Cellular and Molecular Life Sciences

, Volume 67, Issue 4, pp 499–511

Platelets and innate immunity

Multi-author Review

DOI: 10.1007/s00018-009-0205-1

Cite this article as:
Semple, J.W. & Freedman, J. Cell. Mol. Life Sci. (2010) 67: 499. doi:10.1007/s00018-009-0205-1


Although platelets are best known as primary mediators of hemostasis, this function intimately associates them with inflammatory processes, and it has been increasingly recognized that platelets play an active role in both innate and adaptive immunity. For example, platelet adhesive interactions with leukocytes and endothelial cells via P-selectin can lead to several pro-inflammatory events, including leukocyte rolling and activation, production of cytokine cascades, and recruitment of the leukocytes to sites of tissue damage. Superimposed on this, platelets express immunologically-related molecules such as CD40L and Toll-like receptors that have been shown to functionally modulate innate immunity. Furthermore, platelets themselves can interact with microorganisms, and several viruses have been shown to cross-react immunologically with platelet antigens. This review discusses the central role that platelets play in inflammation, linking them with varied pathological conditions, such as atherosclerosis, sepsis, and immune thrombocytopenic purpura, and suggests that platelets also act as primary mediators of our innate defences.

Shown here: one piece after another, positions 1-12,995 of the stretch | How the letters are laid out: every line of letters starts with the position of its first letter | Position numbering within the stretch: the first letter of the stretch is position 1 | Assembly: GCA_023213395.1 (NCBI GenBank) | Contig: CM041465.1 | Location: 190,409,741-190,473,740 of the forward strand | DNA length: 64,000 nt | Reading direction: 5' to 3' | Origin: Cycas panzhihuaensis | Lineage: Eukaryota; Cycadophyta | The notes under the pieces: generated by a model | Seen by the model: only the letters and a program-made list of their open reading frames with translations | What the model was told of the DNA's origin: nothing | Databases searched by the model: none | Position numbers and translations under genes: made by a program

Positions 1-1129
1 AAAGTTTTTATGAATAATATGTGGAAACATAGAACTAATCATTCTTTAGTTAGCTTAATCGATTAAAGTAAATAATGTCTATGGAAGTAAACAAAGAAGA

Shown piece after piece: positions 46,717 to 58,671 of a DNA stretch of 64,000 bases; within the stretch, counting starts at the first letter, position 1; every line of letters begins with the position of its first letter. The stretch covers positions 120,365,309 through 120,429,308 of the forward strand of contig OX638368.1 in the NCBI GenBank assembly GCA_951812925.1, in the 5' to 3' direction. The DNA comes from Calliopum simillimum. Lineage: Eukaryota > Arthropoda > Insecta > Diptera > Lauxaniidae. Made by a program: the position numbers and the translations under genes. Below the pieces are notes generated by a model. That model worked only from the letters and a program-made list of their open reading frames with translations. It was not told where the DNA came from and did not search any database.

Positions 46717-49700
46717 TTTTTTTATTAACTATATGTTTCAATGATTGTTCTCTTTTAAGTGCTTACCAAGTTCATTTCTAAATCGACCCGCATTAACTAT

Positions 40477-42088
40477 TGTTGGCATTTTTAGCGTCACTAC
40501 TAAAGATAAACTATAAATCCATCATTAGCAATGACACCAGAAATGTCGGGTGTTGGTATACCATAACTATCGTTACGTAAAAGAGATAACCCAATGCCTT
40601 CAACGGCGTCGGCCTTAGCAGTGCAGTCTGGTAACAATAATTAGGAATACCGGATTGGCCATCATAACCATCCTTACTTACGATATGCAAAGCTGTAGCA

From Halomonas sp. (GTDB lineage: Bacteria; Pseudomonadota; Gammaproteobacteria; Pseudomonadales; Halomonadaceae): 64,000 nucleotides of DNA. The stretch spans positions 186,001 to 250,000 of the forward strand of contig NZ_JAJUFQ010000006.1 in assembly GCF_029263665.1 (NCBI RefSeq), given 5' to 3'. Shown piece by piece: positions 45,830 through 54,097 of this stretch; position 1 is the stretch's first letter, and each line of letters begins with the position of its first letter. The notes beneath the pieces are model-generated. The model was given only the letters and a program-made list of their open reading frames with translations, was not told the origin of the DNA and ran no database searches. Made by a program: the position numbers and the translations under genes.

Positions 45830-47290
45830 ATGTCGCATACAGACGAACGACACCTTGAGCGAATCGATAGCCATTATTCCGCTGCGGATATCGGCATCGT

Platelets Innate immunity Toll-like receptors CD40L Inflammation 

Copyright information

© Birkhäuser Verlag, Basel/Switzerland 2009

Authors and Affiliations

  1. 1.Keenan Research Centre, Li Ka Shing Knowledge InstituteSt. Michael’s HospitalTorontoCanada
  2. 2.Department of PharmacologyUniversity of TorontoTorontoCanada
  3. 3.Department of MedicineUniversity of TorontoTorontoCanada
  4. 4.Department of Laboratory Medicine and PathobiologyUniversity of TorontoTorontoCanada
  5. 5.Canadian Blood ServicesTorontoCanada
  6. 6.The Toronto Platelet Immunobiology GroupTorontoCanada

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